Underclass theorist place strong emphasis upon the social psychological conditions that supposedly keep people in poverty. Uppermost in this respect is the female headed household. Wilson for instance, argues that female headed households where the mother does not participate in the work force are pathological. The rise of female headedness is general to the society. However, the more rapid rate at which this occurred through the late 1970’s among Afro-Americans took place in the midst of an overall decline in the birthrates among black women and a much more rapid decline among married Afro-american women. However, more than 41% of Afro-american families headed by women did not live in poverty, and the majority of those who did were female heads who work at poverty wages. The point is that the majority of female headed households do not fit even Wilson’s description of the “underclass” . Moreover, it can be suggested that a good part of those forced into “permanent welfare dependency” are either discouraged workers, women for whom day care is unavailable thus limiting labor force participation or low paid female workers for whom welfare benefits are critical to the survival of their families. Rather than an underclass, poor families headed by females are overwhelmingly workingclass. Moreover, the majority of welfare recipients do not use these benefits continuously, confirming their on going links to the labor force and the workingclass.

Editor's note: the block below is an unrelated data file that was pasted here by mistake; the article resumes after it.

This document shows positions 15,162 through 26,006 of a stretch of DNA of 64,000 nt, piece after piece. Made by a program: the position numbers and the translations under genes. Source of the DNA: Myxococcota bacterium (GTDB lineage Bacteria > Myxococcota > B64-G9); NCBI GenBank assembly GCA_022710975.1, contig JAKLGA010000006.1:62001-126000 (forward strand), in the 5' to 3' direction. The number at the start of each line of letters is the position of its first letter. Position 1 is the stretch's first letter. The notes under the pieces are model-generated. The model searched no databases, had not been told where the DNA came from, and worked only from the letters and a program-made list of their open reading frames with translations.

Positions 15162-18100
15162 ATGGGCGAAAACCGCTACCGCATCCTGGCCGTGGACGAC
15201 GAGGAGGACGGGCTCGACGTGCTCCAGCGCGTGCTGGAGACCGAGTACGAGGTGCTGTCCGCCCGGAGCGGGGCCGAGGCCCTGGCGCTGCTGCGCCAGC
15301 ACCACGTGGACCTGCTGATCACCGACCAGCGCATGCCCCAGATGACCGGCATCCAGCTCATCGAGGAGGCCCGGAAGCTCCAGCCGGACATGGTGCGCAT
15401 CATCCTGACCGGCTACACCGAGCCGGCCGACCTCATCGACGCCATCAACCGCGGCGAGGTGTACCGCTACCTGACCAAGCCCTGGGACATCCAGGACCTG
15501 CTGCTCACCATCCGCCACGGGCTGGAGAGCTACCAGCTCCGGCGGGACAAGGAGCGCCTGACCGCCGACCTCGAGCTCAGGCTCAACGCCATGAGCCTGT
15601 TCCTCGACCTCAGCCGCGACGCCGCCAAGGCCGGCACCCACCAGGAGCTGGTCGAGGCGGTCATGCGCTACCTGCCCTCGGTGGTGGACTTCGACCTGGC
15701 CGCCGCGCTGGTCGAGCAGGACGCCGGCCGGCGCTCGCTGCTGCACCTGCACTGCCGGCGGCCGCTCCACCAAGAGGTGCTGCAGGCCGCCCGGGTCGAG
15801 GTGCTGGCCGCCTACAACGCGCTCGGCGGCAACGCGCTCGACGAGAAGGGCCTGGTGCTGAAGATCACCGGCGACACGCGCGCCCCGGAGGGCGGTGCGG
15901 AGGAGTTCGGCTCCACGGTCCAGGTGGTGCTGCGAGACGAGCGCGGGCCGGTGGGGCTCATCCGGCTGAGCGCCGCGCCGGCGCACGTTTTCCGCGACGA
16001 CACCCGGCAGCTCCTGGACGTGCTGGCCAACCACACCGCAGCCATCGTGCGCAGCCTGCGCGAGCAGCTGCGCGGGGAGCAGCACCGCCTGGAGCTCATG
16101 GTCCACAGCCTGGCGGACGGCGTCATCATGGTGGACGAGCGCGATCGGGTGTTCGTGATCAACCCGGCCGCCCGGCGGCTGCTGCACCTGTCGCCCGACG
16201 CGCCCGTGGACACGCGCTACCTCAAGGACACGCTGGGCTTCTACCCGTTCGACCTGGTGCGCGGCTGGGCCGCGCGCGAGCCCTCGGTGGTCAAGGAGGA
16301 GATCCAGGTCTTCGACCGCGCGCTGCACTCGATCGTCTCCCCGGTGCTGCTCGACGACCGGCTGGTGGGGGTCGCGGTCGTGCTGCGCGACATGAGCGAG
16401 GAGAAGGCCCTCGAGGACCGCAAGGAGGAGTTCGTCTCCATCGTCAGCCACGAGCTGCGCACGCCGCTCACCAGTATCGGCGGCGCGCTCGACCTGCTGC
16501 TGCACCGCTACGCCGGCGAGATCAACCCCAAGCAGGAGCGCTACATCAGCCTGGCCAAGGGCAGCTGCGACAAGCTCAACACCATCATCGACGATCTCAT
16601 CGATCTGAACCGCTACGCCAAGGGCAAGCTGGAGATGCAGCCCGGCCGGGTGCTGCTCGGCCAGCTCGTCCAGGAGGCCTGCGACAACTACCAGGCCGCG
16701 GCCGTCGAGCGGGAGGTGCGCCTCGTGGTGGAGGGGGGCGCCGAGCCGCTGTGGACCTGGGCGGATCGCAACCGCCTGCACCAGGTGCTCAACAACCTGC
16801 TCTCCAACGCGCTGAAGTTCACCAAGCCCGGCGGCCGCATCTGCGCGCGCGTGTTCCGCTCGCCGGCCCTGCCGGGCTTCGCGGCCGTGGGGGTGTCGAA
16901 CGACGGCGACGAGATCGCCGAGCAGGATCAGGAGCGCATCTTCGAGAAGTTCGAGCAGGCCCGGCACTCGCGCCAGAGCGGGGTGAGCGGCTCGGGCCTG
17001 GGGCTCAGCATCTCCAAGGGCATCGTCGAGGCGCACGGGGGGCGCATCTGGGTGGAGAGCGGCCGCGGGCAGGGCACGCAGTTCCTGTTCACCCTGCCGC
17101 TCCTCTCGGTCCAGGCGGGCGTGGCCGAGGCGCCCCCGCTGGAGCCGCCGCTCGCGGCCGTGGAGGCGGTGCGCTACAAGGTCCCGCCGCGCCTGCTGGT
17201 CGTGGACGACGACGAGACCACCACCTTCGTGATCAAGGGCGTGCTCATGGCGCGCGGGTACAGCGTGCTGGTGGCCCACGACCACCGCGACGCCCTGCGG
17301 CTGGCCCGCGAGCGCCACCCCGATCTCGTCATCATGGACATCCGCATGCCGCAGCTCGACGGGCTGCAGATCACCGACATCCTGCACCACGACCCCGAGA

What is significant is that as a whole the Afro-American workingclass has gotten poorer in absolute terms. However, what the underclass theory minimizes and in fact obscures is that the crisis of capitalism has had devastating affects on Blacks. Wilson expresses the inability to grasp this point when he says the following: “In the economic realm, then, the black experience has moved historically from economic racial oppression experienced by virtually all blacks to economic subordination for the black underclass….The ultimate basis of current racial division is the deleterious effect of basic structural changes in modern American economy on black and white lower income groups.” This is to suggest that race is no longer a major factor. But is “economic subordination” only a problem of the “underclass” or is class exploitation and racism a problem for all Afro-American workers? Furthermore, “class subordination” and exploitation is the situation of all workers under capitalism. Afro-American workers experience both class exploitation and racial oppression on the job and in their communities.